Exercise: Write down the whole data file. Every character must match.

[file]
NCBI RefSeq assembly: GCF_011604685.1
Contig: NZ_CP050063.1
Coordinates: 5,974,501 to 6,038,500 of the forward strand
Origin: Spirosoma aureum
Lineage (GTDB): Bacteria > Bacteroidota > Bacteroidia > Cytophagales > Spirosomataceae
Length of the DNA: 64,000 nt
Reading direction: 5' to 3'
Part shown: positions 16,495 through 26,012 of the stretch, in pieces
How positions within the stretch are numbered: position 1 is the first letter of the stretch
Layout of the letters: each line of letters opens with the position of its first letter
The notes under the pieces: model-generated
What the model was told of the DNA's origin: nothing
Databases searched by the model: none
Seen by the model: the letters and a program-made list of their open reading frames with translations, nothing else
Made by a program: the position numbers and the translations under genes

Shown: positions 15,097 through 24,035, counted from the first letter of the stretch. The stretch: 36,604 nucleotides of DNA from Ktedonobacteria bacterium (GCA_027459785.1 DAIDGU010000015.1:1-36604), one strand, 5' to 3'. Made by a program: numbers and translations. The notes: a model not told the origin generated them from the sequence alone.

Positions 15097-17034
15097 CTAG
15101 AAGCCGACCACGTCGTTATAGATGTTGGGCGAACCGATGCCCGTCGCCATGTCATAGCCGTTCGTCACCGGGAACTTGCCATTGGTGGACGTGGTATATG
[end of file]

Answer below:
NCBI RefSeq assembly: GCF_011604685.1
Contig: NZ_CP050063.1
Coordinates: 5,974,501 to 6,038,500 of the forward strand
Origin: Spirosoma aureum
Lineage (GTDB): Bacteria > Bacteroidota > Bacteroidia > Cytophagales > Spirosomataceae
Length of the DNA: 64,000 nt
Reading direction: 5' to 3'
Part shown: positions 16,495 through 26,012 of the stretch, in pieces
How positions within the stretch are numbered: position 1 is the first letter of the stretch
Layout of the letters: each line of letters opens with the position of its first letter
The notes under the pieces: model-generated
What the model was told of the DNA's origin: nothing
Databases searched by the model: none
Seen by the model: the letters and a program-made list of their open reading frames with translations, nothing else
Made by a program: the position numbers and the translations under genes

Shown: positions 15,097 through 24,035, counted from the first letter of the stretch. The stretch: 36,604 nucleotides of DNA from Ktedonobacteria bacterium (GCA_027459785.1 DAIDGU010000015.1:1-36604), one strand, 5' to 3'. Made by a program: numbers and translations. The notes: a model not told the origin generated them from the sequence alone.

Positions 15097-17034
15097 CTAG
15101 AAGCCGACCACGTCGTTATAGATGTTGGGCGAACCGATGCCCGTCGCCATGTCATAGCCGTTCGTCACCGGGAACTTGCCATTGGTGGACGTGGTATATG